Submitting Institution

University of Cambridge

Unit of Assessment

English Language and Literature

Summary Impact Type


Research Subject Area(s)

Studies In Human Society: Demography, Policy and Administration
History and Archaeology: Historical Studies

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Summary of the impact

Stefan Collini's research on the character of universities and their relations to their host societies has had a major impact on public discourse in Britain. Grounded in historical evidence concerning the growth of institutions and disciplines, and on the ways public debate about the functions of universities has evolved since the mid-nineteenth century, it has influenced political argument about legislation, the content of reporting on higher education, and public understanding of universities more generally. There is extensive evidence for the uptake of these ideas in documents produced by public bodies, citations in the media, and other published reports on policy debates.

Underpinning research

Collini has been a member of the Faculty of English in the University of Cambridge since 1986 and has held the position of Professor of Intellectual History and English Literature since 2000. At several points between 1993 and 2012, he has undertaken research into the history and character of universities and academic disciplines in their relation with wider publics. This research has concentrated on the question of the distinctive role of universities in modern societies as providers of various forms of disinterested analytical understanding. It has identified recurring patterns of tension between the utilitarian purposes society has attempted to impose on universities and the open-ended drive to extend understanding at the heart of all science and scholarship. This research has challenged unreflective assumptions about `the two cultures' (see his substantial Introductions and Notes to [1] and [6]), and about contrasts between `the ivory tower' and `the real world' (see [2] and [5]). It has provided concrete evidence of the mutual involvement of disciplinary evolution and institutional development within a wider framework of social and educational policy.

Collini's research has taken the form of a series of linked studies of some of the central issues and episodes in the history of debates about universities in Britain, from its Victorian beginnings, through the Snow-Leavis debate and the discussions surrounding the Robbins report, and on to particular controversies arising out of legislation or policy proposals from the 1980s onwards. This research paid particular attention to society's changing expectations about universities and the public role of scholars and scientists, especially as `public intellectuals'. Collini's findings have acquired significant cultural authority from their relation to the larger body of his scholarly work on the role of intellectuals and ideas in public debate in modern societies, especially Britain, represented most prominently by the substantial monographs, Absent Minds: Intellectuals in Britain (Oxford, 2006) and Common Reading: Critics, Historians, Publics (Oxford, 2008), the most significant chapters from which, for the claims made by this case study, have been singled out in references [3] and [4]. The implications of this line of research for present circumstances have been most fully developed in What Are Universities For? (2012) [5] a book in which Collini draws together and distils the results of much of his research over the previous twenty years as well as rehearsing some more topical interventions.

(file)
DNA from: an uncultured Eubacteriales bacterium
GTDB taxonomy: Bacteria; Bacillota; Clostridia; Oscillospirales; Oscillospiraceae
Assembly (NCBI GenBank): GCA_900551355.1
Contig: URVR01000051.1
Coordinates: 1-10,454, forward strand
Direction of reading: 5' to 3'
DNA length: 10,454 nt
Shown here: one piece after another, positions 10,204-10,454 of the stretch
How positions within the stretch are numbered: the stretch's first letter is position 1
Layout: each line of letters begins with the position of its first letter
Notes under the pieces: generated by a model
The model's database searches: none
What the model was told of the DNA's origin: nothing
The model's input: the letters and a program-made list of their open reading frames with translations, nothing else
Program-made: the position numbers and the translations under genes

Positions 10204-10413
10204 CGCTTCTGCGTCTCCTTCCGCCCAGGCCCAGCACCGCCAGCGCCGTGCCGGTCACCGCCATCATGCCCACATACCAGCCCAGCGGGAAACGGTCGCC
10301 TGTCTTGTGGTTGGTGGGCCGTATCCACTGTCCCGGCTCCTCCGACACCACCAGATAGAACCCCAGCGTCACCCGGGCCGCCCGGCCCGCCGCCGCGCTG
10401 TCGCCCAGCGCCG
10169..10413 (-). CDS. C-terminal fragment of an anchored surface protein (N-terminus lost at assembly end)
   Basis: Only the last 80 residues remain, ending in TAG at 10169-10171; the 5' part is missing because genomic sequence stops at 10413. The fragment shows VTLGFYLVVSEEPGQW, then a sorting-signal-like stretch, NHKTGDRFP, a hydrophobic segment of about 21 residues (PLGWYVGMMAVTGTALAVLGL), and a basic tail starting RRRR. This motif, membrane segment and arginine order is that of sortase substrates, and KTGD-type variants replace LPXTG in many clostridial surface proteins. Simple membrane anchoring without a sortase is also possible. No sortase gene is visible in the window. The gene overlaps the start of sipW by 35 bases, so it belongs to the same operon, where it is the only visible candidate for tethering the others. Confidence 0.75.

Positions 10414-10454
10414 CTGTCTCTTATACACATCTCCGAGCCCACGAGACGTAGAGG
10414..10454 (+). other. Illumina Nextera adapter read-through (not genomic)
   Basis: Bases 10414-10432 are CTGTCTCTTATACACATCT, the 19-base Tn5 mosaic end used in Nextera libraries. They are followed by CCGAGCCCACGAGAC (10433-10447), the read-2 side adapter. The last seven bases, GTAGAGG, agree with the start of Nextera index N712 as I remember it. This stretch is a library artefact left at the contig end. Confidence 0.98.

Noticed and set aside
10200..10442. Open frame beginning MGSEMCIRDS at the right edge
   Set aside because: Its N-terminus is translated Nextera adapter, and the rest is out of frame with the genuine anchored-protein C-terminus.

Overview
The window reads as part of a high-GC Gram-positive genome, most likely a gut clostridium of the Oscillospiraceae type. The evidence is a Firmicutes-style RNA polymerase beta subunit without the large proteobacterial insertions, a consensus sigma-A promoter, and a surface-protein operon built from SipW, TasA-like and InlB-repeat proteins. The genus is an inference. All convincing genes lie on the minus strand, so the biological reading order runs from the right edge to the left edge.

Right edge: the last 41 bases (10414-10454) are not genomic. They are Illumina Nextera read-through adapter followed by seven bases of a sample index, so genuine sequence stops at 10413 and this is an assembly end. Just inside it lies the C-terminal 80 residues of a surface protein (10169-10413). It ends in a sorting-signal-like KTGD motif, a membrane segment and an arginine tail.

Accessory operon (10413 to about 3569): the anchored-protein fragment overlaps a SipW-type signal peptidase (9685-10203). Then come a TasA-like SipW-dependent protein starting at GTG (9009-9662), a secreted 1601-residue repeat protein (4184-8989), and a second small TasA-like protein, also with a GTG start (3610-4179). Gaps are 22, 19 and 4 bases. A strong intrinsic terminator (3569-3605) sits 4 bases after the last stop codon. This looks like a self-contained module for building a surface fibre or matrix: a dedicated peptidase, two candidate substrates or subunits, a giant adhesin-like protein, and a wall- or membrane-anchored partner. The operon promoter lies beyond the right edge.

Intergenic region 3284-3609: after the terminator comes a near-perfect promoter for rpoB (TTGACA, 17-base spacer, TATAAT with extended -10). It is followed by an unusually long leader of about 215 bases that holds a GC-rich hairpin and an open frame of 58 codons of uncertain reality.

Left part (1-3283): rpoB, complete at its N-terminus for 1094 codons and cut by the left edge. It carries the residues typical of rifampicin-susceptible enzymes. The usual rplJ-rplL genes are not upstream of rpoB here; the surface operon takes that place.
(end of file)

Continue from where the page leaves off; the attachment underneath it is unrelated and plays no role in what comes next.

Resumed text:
Turning to his comparative research into the history and character of universities and academic disciplines in their relation with wider publics across a broader scenario, Collini's investigations into European systems of higher education has been chiefly pursued through his close interaction with the Centre de l'histoire moderne et contemporaine in Paris, directed by Professor Christophe Charle. With administrative support, funded partly by the Leverhulme Trust in 2010, Collini has been able to assemble detailed evidence to support claims about disciplinary development with the compilation of a database on staff working in the field of English studies within British universities in the twentieth century.